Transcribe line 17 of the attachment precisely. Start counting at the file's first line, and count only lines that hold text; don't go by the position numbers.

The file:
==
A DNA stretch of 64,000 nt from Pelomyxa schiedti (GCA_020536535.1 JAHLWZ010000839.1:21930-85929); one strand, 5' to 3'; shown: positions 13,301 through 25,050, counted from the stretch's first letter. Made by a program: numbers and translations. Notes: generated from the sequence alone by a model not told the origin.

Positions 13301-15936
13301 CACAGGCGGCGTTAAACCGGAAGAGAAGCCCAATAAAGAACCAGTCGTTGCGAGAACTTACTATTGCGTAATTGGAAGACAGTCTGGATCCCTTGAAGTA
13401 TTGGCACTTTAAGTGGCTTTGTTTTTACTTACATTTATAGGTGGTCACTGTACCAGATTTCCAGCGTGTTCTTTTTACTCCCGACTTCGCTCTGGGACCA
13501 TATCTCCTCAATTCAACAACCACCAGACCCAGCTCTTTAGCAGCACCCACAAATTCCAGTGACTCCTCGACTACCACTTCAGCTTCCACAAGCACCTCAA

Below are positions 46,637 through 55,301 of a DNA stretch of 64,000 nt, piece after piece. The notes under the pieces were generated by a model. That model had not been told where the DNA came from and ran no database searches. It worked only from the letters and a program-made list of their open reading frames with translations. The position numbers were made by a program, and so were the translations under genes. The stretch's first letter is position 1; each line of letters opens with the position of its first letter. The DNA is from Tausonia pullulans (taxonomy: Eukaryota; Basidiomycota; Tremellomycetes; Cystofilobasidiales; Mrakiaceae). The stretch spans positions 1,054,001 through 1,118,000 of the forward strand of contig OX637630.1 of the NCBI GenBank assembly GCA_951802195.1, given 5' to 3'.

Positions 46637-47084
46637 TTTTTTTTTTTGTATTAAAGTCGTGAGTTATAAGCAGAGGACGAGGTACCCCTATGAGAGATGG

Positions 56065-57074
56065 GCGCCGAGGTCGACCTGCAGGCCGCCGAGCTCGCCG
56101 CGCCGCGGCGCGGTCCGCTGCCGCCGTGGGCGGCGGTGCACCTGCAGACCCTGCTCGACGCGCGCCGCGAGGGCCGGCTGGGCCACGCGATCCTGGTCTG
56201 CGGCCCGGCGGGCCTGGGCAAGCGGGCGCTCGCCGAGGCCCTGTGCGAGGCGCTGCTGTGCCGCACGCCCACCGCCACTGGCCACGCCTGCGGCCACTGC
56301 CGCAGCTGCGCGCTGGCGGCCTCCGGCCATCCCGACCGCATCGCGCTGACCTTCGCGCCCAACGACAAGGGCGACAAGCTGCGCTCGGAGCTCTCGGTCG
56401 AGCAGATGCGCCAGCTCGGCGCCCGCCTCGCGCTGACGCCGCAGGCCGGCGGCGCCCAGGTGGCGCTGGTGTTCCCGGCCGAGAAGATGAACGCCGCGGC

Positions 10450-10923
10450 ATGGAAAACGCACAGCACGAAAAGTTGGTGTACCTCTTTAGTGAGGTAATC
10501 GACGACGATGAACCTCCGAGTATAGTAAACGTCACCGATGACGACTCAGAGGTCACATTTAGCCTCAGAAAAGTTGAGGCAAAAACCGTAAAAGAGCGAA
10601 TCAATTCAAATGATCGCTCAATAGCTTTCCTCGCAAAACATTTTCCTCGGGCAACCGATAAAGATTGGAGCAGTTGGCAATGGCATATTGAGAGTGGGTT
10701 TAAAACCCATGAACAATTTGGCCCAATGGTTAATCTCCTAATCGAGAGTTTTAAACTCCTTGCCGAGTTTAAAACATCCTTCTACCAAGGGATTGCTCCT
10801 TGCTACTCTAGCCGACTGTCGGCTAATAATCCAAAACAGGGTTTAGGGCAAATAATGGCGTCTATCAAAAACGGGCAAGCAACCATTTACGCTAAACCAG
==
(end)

10501 GACGACGATGAACCTCCGAGTATAGTAAACGTCACCGATGACGACTCAGAGGTCACATTTAGCCTCAGAAAAGTTGAGGCAAAAACCGTAAAAGAGCGAA